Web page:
• Rachel

      To say “anyone who agrees with abortion has common sense” is simply trying to place yourself in a position where you automatically win the argument simply because you’re denouncing anyone who disagrees with you as stupid, which is a rather typical trait in someone who’s diverting the attention from a brilliantly written article by ranting about something completely off topic.

  • http://facebook tom mcbride

    The one thing that we should have learned from the Cold War was that communists are liars and use the lie to distort and convert the uninformed. Progressives are leftist and share this trait. Instead of arguing with liars it is better to ridicule them (their ideas richly deserve it)discrediting them in the eyes of the public.

  • Julie T.

    Great post, Tom. You mentioned that you haven’t yet researched the actual case upon which this movie is based. I happened to see an interview with Andrea Perren on CBS Saturday today. She is the author of “House of Darkness, House of Light”. She told the hosts it is the second volume of a trilogy and it is based upon her family’s real-life experience of living for ten years in a haunted farmhouse in Rhode Island beginning in 1971. When asked if the film accurately portrayed actual events, she replied it did. You can watch the interview at the program’s Web site.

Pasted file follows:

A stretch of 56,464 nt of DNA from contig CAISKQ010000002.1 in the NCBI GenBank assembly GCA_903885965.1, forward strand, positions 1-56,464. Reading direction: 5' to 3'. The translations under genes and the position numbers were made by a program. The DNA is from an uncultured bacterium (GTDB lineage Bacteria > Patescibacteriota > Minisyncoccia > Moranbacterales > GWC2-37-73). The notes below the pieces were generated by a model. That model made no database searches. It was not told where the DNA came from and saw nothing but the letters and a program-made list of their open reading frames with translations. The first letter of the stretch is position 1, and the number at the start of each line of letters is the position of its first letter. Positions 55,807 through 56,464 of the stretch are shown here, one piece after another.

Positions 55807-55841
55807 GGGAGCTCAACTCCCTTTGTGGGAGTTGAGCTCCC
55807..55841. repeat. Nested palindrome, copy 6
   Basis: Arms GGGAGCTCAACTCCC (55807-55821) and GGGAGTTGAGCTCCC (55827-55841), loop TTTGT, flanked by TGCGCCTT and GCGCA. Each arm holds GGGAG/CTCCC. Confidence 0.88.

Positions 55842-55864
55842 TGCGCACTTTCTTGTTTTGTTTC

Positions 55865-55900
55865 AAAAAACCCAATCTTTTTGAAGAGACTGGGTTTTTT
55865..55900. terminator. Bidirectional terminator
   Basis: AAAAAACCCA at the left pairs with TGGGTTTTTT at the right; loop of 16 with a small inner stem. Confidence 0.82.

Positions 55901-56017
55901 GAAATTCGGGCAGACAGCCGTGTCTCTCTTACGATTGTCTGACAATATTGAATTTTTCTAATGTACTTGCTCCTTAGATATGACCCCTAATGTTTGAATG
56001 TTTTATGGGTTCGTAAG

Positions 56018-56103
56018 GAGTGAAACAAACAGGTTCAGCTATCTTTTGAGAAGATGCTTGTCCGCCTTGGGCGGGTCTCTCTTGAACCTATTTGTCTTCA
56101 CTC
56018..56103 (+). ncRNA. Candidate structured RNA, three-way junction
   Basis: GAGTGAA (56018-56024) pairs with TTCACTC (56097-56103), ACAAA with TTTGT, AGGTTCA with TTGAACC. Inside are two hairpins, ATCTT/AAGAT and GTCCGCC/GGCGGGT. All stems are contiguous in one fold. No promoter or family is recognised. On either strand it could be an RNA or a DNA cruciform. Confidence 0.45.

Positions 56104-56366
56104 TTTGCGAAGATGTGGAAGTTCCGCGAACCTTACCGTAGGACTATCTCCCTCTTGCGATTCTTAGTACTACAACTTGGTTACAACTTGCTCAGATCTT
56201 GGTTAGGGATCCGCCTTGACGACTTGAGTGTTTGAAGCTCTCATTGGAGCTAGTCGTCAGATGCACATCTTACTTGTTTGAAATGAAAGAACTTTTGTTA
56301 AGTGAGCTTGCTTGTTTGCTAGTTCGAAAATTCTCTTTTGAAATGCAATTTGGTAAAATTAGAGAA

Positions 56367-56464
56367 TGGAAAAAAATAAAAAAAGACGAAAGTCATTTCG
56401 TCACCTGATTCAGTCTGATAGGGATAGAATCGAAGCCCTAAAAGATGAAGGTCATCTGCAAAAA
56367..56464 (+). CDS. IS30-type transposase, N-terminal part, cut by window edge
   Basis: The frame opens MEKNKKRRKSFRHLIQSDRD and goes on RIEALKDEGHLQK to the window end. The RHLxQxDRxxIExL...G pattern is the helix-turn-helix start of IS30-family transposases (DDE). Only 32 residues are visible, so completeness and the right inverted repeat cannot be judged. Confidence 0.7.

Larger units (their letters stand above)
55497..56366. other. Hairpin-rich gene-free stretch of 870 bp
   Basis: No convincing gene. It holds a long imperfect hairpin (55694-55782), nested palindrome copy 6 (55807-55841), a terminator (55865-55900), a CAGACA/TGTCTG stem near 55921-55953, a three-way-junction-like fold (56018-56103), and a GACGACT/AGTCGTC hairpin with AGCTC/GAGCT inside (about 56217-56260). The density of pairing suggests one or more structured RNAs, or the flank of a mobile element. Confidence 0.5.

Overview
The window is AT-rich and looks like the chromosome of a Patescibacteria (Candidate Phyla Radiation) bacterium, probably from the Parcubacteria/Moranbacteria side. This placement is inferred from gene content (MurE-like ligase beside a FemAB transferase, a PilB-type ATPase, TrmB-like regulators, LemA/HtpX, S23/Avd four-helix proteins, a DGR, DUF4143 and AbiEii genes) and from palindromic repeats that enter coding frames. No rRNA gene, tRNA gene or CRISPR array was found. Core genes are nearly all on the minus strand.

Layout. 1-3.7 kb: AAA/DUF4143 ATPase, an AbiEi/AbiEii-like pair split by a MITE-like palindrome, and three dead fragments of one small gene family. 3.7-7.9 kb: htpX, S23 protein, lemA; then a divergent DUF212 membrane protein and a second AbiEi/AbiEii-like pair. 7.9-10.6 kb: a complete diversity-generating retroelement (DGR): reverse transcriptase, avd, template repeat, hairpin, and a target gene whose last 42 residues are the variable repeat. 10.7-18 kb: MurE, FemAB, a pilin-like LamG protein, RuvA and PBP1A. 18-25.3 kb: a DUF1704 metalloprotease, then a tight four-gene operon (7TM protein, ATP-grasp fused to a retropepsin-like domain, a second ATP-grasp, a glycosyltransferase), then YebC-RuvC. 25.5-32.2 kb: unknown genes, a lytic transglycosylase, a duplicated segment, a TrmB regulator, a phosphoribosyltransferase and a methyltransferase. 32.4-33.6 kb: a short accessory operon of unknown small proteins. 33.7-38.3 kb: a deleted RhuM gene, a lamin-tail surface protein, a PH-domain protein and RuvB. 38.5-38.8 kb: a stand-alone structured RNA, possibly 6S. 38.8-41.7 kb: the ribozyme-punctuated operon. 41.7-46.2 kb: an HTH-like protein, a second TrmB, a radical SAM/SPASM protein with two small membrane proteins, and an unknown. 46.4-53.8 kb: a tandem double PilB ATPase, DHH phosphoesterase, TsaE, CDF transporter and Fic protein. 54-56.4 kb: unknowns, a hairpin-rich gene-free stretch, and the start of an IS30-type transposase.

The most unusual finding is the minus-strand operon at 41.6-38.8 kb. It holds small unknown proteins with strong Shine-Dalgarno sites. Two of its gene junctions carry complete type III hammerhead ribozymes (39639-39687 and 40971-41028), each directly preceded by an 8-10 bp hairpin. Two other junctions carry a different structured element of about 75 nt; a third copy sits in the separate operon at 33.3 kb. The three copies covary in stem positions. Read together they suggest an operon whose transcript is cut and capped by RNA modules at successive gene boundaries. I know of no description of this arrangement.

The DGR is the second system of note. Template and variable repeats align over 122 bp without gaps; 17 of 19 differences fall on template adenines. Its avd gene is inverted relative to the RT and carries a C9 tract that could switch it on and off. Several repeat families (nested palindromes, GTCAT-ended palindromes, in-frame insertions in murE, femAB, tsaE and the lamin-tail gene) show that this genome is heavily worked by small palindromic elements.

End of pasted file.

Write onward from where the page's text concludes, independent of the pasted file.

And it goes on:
• Theresa Goldman

    I believe in everything you say, but why use the ‘hoodie wearing thugs’ in the context with jihadis? It was not necessary to hurt our nation trying to heal from the recent trial in Florida. Yes, I am Catholic, practicing, I believe in the sacraments, in all my Faith stands for, but not that phrase in that context. I hope I misread what you were trying to say. God Bless.

    • Virginia

      The phrase you refer to was a quote from the anti-Catholic O’Hehir. The writer of this article was quoting him to show that his attacks weren’t making any sense. The writer of this article openly disagrees with O’Hehir, and makes it clear that O’Hehir’s comments attacking the Church are false and misleading.

    • Hanna

      “hordes of hooding-wearing thugs” was a quote from the Salon author, O’Hehir, not Hoopes. And yes, it was unnecessary.

  • DR

    The writer from Salon, Andrew O’Hehir, wrote a very anti-Catholic article earlier this year on Alternet.

  • Robert

    This is a great post. I am done talking/arguing/conversing with secular-progressive-leftists.